On Things

When I was little I used to want to own and operate my very own pizza parlor. I was asked directly about this in Kindergarten, for our monthly newsletter, by Mrs. Sevinor. (Sidenote, does anyone else find it funny that no matter how old we get and how many people we meet, we tend to remember those teachers from elementary school? Or is it just me?) Our class was made up half by boys and half by girls – and coincidentally, our answers seemed to have a similar trend. There were princesses, princes, firefighters, mommies, daddies, policemen, superheroes, and doctors. Somehow, there was only one “pizza parlor owner and operator”, go figure, right?

 

I hate to break it to you all, but this post isn’t being written from the back kitchens of my successful business – but from a couch, on a Macbook air that I didn’t purchase myself (however I am very open to sponsoring any and all Apple products so if you know somebody let a college girl know!!! I’m sorry what I said before about hating your store!! It was a joke!) , with “the Bachelor” on in the background.

 

While my dreams of owning and operating a restaurant died before I worked as a hostess – as I learned to completely and utterly understand how unfit I was for long term work in the service/food industry  – my standing out in a classroom did not.

 

I used to always worry about finding my thing. I worry a lot, but about this probably most of all. As I grew older my classmates became soccer players, lacrosse players, cheerleaders, dancers, actors, football players, valedictorians, singers, honors students – you name it, I know somebody who’s claimed it. No matter what they’ve chosen, the older my classmates have gotten, the more I have realized that they have done exactly that, chosen something, and made it their thing.

 

Throughout the years I have tried on countless cleats and helmets, tried out for performances and plays, and tried to apply myself for hours on end to my schoolwork. Some have worked out, others have been more of a workout – all have taught me lessons I assume I will somehow reflect on in this space at some point or another, which leads me to the point of this post after all.

 

The more I think about it, if I have to pick a thing – I guess it would be what I’m doing now, talking. Well, internally I’m talking as I write this technically, wait no, I don’t mean in that way I mean in the charming-Lizzie McQuire-cartoon-Bitmoji-self way (by the way I feel I need to disclose that I in fact was not a Lizzie McQuire fan, I’m sorry for being one of those quote-the-one-episode/made for TV movie-you’ve-seen-of-a-supposed-pop-culture-phenomenon people by mentioning that. I hate me right now too.). What I’m trying to say is I like to say things, and so I figured I’d write them down, and here we are.

 

The thing about being 21 (so cliche to constantly mention my age in a very mid-life crisis tone when in fact I am at the brink of everything beginning, I know) is that you’re finally legally able to drink. You’re considered an adult by the United States of America, in every sense – even though your brain doesn’t stop evolving and growing until you’re 25. This silly thing happens, I feel, because we’ve officially been given almost everything that until now was held off until we had grown into a certain age – except AARP, that is – and I kind of feel like that can make us nervous. Not in the drinking age should be older way, everyone can calm down about that – but in the growing way. We’ve finally been given everything, and I think that can make us forget how much we still can grow.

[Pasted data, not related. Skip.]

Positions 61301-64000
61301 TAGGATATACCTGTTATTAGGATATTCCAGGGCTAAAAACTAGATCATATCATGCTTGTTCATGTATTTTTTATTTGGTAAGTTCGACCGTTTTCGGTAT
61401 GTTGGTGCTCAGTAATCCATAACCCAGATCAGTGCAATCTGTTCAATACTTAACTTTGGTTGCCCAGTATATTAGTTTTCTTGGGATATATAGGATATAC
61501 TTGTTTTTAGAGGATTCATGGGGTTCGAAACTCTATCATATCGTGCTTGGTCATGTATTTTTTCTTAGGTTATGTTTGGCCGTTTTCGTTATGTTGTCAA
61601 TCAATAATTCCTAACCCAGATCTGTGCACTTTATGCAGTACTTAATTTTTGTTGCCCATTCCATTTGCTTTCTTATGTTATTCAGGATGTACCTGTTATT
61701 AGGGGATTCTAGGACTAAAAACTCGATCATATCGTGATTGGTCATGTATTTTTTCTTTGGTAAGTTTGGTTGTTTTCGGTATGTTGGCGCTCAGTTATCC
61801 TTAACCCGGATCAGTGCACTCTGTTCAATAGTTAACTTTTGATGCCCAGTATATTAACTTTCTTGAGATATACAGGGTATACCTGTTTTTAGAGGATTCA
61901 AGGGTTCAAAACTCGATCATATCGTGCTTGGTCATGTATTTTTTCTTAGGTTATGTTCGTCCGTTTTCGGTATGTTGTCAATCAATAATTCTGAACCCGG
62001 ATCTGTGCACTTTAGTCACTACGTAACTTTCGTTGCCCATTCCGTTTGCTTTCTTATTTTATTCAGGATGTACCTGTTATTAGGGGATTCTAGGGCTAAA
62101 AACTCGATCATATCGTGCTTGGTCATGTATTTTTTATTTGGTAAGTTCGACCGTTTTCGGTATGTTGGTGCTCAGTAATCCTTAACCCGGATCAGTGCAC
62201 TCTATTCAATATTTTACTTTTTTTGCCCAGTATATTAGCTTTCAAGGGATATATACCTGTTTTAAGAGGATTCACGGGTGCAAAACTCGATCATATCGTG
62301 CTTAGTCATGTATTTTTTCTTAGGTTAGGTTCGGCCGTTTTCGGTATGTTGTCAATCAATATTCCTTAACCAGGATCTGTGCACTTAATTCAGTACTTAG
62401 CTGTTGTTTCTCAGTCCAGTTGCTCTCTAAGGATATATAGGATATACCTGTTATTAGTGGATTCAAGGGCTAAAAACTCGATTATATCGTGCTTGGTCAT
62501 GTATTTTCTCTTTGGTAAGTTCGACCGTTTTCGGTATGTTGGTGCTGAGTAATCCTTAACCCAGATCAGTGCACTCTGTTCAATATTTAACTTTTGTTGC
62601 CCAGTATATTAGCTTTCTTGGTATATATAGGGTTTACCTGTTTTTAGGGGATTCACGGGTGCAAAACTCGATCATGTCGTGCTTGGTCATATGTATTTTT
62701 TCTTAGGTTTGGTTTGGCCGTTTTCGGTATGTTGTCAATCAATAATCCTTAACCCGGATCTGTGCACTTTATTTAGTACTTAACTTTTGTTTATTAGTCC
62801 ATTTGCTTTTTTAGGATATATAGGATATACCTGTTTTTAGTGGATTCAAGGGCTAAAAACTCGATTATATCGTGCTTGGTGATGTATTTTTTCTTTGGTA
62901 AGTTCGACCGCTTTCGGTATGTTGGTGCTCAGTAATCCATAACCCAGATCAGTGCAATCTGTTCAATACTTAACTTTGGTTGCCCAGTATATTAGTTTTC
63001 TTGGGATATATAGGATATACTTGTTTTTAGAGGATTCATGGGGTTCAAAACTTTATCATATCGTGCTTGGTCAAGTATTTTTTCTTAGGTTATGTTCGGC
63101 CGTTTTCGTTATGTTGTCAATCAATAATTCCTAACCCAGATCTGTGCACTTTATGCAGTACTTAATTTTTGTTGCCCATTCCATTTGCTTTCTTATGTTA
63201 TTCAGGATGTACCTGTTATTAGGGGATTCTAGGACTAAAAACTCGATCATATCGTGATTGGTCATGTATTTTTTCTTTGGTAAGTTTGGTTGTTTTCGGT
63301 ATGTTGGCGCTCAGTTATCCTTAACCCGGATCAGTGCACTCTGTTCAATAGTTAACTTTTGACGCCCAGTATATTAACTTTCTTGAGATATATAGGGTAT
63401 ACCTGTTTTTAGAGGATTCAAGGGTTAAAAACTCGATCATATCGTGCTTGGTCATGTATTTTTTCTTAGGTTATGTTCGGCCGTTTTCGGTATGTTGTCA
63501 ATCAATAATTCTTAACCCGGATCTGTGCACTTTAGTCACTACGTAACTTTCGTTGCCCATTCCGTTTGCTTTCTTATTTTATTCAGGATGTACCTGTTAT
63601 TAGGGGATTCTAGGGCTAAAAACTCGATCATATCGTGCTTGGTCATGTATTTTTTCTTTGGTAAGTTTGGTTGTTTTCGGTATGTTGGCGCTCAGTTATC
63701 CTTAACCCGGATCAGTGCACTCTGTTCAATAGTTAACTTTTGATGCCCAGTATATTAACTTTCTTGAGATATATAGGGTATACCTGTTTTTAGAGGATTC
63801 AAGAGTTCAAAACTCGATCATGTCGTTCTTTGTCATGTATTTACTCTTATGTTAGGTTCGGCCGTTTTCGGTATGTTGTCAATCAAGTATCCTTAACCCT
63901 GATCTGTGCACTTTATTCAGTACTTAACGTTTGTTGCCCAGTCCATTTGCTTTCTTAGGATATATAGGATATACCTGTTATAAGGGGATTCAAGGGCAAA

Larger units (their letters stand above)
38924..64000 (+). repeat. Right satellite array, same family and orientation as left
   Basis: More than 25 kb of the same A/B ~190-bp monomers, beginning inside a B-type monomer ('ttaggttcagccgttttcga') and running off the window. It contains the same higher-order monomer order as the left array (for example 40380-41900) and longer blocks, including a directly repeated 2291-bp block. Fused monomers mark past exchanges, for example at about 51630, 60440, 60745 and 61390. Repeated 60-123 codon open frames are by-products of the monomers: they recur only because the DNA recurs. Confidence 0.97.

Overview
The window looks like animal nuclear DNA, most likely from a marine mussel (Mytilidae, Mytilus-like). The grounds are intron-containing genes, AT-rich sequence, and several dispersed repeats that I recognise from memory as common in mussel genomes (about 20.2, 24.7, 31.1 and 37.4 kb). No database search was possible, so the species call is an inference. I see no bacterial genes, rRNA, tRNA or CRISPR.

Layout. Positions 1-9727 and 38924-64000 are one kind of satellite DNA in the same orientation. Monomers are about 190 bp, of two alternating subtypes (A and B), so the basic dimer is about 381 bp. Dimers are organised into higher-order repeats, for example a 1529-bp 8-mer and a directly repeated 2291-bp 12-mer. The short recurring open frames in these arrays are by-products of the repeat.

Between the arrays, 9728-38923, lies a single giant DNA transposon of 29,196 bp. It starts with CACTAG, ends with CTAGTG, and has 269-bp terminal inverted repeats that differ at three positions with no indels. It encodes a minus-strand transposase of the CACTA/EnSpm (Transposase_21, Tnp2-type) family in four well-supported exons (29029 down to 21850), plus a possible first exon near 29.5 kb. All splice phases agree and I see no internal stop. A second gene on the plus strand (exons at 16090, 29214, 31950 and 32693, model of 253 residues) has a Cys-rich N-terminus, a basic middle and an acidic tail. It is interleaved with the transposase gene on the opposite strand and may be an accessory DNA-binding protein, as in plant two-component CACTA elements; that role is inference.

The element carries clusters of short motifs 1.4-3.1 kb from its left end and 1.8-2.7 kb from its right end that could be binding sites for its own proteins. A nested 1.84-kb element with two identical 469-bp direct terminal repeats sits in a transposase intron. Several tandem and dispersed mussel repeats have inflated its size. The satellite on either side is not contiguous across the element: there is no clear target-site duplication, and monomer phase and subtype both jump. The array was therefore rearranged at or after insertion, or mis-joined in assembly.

Maybe it’s because until recently, I didn’t feel like I had a thing that I could print on a jersey, sweatshirt, AIM bio or email combination. Funny enough, I have fond memories of coming up with awkward email combinations in middle school in an attempt to identify with anything that could be a thing but wasn’t really my thing – just to fit in. And look at me now.

 

It could just be me, or maybe it’s more of my classmates than probably want to admit it – but I feel like a lot of us are so nervous about finding that perfect, socially status-quo email combination that we forget all of the cool, individual, wonderfully unique things that we honestly claim. That maybe aren’t majors, but passions – maybe not job titles, but also not money pits – the things that really make us who we are.

 

Until recently, I was terrified to start a blog – even though I knew in my gut I’d really enjoy doing it. I had read countless ‘young adult’ books about girls who started blogs, hid them from their classmates – only to have said blogs discovered by said classmates and, in turn, ridiculed by said classmates. (Sidenote, who honestly writes stories’ whose morals are all centered around preventing writing? Where is the sense there, people???) I used to write in journals but never continue them, write long, thought induced papers only to save them to my computer – I was so afraid of committing, or maybe admitting that this could be my thing that I refused to do it at all.

 

What I’ve realized in the most subtle way, like slowly falling asleep – first slow, then all at once but so natural you don’t notice – is that things are things for a reason. Whether they be Godly, coincidental, or bad indigestion – things tend to come with a gut instinct to do – and once you admit that maybe you should order the salad instead of the hot dog combo with a side of Tums – once you start to listen to yourself, doing these things tends to make you feel better. Maybe not immediately, but over time, these things make you actually, happy.

 

So, whoever’s still with me, thank you. Go do your thing, you.

 

Until next time

 

Catherine

 

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